“You do not have what I look for in a husband. You are too much of a boy and too soft. I just can’t live with someone like that…I’m sorry.”
“I wish I can change.” I said with a plastic smile. “Just for you.”
“Please…don’t. You’ll find someone who will be all over you because of your personality.”
“But no one like you.” My throat was terribly dry.
“In, short, all I am saying is that I am really sorry. I love you like a brother and nothing more. I really wish I could love you more but I can’t.”
“I understand,” I said, trying to sound manly.
She suddenly leaned forward and gave me a hug. It was the first and last time I ever received a hug from her. I always cherish that moment till this day. I will never forget it.
After the hug we were both sobbing. Passersby were watching us with amusement and then again with sympathy.
“We have to leave,” I said, rubbing away my tears. I helped her up.
We slowly walked away.
“You have no idea how much I love you,” I said, “and I will always love you. Even if I am supposed to hate you, I just can’t.”
“I know. I see it in your eyes. Frank, it is not easy to let go of someone you dearly love. But I will help you.”
“I will literally disappear from your life. You will only be
seeing me from a distance.”
“That’s going to hurt a lot—I won’t make it.”
“You will, I believe in you.” She held my hand and put something into it. I stared down at it with big eyes. It was my ring. It looked even more beautiful.
“I am sorry it could not fit,” she folded my fingers over it. “It’s very beautiful, but it doesn’t belong to me.”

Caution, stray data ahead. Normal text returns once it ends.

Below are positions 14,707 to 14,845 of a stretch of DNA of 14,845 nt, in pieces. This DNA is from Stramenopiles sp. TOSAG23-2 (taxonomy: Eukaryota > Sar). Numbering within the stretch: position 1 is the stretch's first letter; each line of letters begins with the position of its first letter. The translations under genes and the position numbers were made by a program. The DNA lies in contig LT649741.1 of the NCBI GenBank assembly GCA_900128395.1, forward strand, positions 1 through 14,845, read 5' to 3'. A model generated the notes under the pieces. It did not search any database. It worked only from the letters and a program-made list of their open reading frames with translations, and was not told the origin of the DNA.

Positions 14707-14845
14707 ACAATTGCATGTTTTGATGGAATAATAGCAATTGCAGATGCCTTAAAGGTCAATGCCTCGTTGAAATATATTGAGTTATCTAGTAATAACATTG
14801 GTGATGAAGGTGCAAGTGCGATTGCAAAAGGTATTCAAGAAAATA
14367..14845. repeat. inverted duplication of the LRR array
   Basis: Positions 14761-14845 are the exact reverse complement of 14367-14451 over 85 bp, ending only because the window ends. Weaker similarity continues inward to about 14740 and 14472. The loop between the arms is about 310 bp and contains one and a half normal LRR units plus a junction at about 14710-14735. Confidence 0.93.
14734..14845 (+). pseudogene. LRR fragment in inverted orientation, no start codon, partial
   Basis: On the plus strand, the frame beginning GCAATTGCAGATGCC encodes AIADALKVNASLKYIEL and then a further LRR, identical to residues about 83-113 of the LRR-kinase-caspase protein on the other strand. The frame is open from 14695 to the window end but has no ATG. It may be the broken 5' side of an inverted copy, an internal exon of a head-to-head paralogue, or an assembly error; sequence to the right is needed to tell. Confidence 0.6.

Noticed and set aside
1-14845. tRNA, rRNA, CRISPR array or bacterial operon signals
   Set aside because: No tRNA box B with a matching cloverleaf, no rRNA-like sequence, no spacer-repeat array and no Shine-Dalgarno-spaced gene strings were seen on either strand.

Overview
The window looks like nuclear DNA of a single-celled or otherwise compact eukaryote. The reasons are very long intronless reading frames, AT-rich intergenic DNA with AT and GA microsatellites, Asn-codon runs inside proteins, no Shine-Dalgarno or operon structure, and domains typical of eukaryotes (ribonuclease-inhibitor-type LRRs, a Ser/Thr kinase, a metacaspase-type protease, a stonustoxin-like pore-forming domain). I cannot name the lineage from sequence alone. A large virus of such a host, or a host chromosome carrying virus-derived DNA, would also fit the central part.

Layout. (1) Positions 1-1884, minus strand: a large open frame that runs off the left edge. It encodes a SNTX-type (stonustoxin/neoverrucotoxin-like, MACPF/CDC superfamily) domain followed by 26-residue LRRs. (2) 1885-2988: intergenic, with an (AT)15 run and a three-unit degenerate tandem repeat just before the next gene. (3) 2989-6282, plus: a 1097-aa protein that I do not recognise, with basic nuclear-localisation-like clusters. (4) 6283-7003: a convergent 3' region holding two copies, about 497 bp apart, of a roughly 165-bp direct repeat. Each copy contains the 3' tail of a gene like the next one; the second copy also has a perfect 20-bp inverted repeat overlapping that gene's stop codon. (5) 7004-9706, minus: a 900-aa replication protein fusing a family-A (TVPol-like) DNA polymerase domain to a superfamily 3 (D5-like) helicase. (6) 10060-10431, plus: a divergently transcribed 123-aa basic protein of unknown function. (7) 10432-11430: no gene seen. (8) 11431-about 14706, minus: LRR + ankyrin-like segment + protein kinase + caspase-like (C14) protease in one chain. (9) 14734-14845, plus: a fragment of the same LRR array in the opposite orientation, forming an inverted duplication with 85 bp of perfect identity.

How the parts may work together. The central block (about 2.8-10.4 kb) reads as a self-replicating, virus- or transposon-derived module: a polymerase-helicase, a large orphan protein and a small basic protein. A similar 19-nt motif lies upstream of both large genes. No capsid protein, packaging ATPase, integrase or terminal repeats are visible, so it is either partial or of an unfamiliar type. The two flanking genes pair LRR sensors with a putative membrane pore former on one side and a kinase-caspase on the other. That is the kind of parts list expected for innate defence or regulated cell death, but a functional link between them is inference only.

“Who do you think it belongs to?” I asked trying to return my sense of humour.
“That’s for you to find out.” She said, looking deep into my
eyes. “Thanks for understanding. I have to leave now. You’re the best
brother I have ever had.”
She turned to leave, but I gently pulled her back.
“Madalitso, don’t leave just yet. Lend me your ears. I remember saying to myself that if I cannot marry Madalitso then I won’t get married.”
“You want to take back those words now?”
“No,” I said with determination. “I am serious.”
“Frank,” she smiled, but only for a few seconds. I loved seeing her smiling. “One day, you will come running to me saying you did not know what you were saying. I won’t laugh at you, because I have been there. Goodbye, my friend.”
“No—not goodbye,” I said, “it sounds too sad. I won’t say that. Instead, I will say; see you soon.”
“See you soon, my dear brother.”
“You have broken my heart,” were the last words I said to her. She walked away with tears in her eyes.
I cried as I watched her leave. It was an eerie feeling. But I was glad for one thing; I had told her how I really felt. It’s no good holding in such feelings. They can kill you. I looked at my ring and felt like throwing it away.
“If it’s not Madalitso’s, then it’s not anybody’s,” I said to
myself. But I held on to it.
Once inside my room, I slumped down miserably onto my bed and stared at the ring in my hand. I turned it this way and that, and finally slipped it onto my finger. It looked so beautiful, and I believed that that is how it would look if it were on Madalitso’s finger—perhaps even better.
“If it’s not Madalitso’s, then it’s not anybody’s,” I repeated as the tears streamed down my face.
I gasped and shuddered several times as I put the ring back into the box. I squeezed the box between my hands and with a great deal of effort, managed to spit out the words:
“Some are made eunuchs by men, and so it shall be.”
© Kundananji Creations 2006